Get out… and stay out. Whether across summits or via a long distance path, multi-day trips in the outdoors can make for the most memorable of experiences.
This might seem unduly geeky and pernickety: surely you don’t need a list of the gear you need to take, you just need to throw all the necessary items in a pile and then pack them, right? I used to think this way. But certainly in the past three years, which coincidentally is the amount of time I’ve been a parent and thus have variously been stripped of a functioning short-to-mid-term memory, I’ve been capable of some truly stunning omissions. Heading for a recent job in Snowdonia without my camera was a good one, going for a night’s wild camp without a sleeping bag was perhaps the most impressive. So, to avoid any embarrassments along these lines just write up a list of the key items you might need for a single night or a week’s trip. You only need to do it once and it’ll serve you perfectly for all future adventures. If this isn’t middle-aged enough for you, then you can always laminate the list too. Mmmm… nice.
2 Get the right capacity
Again, this sounds obvious - but rucksack capacity is really important. Taking an overseas expedition-grade 90-litre monster for a single night out is going to be an ungainly and weighty frustration. A good 1-2 person tent or bivvy, a
lightweight sleeping bag and roll mat
plus a stove and food should fit comfortably into a mid-capacity bag in the 30-40 litre region. This means that a standard 32-litre day pack will be fine for the most lean-minded amongst us. This has the added benefit of meaning you don’t have to buy a new rucksack just to enjoy wild camping or multi-day walks. The right capacity of rucksack will change with every adventure, but between 30-40 litres makes a great option for lightweight nights out.
3 Less is best
The standard wisdom goes along the lines of: “make two piles. Put all your essentials in pile A and all the items you could feasibly do without in pile B. Then get rid of pile B and half of pile A”. This might sound brutal (and it is), but you’ll be amazed what you don’t need to take on a multi-day trip, and this comes gradually in time the more you do it and realise the things you’ve never used. For example: I used to take a beautiful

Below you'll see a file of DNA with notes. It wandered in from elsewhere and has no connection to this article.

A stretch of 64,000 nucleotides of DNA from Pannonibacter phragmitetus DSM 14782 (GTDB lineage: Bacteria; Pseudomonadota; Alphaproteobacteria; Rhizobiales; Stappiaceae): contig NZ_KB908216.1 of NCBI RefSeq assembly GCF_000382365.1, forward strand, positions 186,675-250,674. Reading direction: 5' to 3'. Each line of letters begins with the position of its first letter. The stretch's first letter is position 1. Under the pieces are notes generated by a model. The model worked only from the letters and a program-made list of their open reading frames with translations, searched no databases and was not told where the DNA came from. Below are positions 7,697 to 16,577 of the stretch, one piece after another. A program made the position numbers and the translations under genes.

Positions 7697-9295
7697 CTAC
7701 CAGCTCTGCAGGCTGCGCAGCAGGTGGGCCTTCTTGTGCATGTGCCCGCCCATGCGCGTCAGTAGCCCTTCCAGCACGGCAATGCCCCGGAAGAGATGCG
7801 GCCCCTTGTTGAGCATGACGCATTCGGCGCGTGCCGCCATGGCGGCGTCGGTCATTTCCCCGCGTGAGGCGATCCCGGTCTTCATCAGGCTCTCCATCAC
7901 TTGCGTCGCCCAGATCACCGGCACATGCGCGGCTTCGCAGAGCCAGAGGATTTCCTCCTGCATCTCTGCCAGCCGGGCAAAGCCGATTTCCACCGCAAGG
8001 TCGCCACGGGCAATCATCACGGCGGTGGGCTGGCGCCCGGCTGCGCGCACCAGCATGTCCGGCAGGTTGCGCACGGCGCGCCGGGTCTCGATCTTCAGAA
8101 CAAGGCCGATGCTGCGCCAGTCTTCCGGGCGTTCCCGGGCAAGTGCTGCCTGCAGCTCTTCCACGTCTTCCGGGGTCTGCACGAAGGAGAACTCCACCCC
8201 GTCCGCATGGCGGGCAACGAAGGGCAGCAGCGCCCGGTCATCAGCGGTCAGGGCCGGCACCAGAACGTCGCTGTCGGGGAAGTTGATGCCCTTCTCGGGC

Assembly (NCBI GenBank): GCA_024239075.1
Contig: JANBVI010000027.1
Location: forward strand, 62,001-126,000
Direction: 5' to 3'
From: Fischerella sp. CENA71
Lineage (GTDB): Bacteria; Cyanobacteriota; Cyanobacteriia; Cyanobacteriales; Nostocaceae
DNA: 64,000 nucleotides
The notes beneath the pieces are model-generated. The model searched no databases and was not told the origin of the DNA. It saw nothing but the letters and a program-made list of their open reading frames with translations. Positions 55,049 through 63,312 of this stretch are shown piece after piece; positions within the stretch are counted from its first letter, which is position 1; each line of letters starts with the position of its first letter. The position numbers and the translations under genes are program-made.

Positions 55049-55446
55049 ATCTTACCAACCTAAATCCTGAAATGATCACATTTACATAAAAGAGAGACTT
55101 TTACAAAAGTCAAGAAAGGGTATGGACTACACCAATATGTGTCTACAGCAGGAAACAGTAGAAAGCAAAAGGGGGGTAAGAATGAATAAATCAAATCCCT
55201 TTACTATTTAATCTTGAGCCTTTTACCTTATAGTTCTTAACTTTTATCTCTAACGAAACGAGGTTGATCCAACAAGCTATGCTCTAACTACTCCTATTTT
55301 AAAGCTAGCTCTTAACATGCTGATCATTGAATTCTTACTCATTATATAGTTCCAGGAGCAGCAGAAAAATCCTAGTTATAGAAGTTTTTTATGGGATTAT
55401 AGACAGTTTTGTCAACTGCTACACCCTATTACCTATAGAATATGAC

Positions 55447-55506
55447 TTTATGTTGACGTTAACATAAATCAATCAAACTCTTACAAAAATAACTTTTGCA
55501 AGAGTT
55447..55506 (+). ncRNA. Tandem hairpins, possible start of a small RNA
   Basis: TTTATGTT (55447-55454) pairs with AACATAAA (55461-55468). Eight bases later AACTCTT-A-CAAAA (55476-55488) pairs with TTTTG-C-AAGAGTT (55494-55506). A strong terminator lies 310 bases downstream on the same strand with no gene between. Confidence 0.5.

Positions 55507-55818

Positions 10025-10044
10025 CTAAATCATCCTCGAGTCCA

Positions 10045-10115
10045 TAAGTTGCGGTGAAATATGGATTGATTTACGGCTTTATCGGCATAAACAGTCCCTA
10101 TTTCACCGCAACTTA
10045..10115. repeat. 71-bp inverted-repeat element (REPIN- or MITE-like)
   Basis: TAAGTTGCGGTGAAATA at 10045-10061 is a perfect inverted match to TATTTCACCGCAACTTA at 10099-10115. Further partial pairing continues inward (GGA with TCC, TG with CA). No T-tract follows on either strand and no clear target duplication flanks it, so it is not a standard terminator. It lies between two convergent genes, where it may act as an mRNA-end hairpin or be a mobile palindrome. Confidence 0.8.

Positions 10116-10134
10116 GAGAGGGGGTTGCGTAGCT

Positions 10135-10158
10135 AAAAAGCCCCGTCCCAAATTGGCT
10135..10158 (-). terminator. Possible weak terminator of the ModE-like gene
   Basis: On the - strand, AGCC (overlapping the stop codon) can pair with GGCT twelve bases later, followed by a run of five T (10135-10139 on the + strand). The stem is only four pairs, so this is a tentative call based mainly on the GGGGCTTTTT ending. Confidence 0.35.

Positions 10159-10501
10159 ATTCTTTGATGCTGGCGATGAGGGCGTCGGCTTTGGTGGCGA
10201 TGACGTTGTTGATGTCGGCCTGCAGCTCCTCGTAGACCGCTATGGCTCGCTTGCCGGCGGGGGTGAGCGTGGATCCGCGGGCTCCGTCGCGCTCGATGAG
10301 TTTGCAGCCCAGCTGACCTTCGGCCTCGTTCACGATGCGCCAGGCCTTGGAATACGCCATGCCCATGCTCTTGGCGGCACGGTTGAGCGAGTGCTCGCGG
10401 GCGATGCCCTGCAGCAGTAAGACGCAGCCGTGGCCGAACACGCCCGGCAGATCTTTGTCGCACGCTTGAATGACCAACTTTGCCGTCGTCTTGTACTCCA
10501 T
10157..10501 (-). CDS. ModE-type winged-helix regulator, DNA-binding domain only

Leatherman Juice CS4 (a thoughtful birthday present from my Dad) with me on every outdoor trip I ever did. Until one day I realised I’d never once used it for anything. Ever. Granted I’ve never been faced with an 127 Hours-style self-amputation scenario… but I believe they’re quite rare.
Alpine adventures, particularly, demand a lightweight attitude - and if it’s not essential it’s definitely not going to find space in your pack.
Unless your rucksack is specifically of a waterproof, roll-top design then it’s not going to keep out the rain. The fabrics are built for durability and weather
resistance but a consistent downpour will get through in a matter of minutes. This is vital to remember when you’re using down-based sleeping bags and other such sleeping kit, which will not keep you warm once it’s been given a soaking. Bear in mind too that the storage bags provided with many sleeping bags and roll mats may look waterproof, but are in fact most definitely not. The colourful removable “rain covers” that come with many rucksacks are also not something that I’d trust to, particularly in windy conditions. The best solution is to purchase a variety of colourful dry bags and store everything in your rucksack within them. Anything not in a dry bag should be considered waterproof in its own right.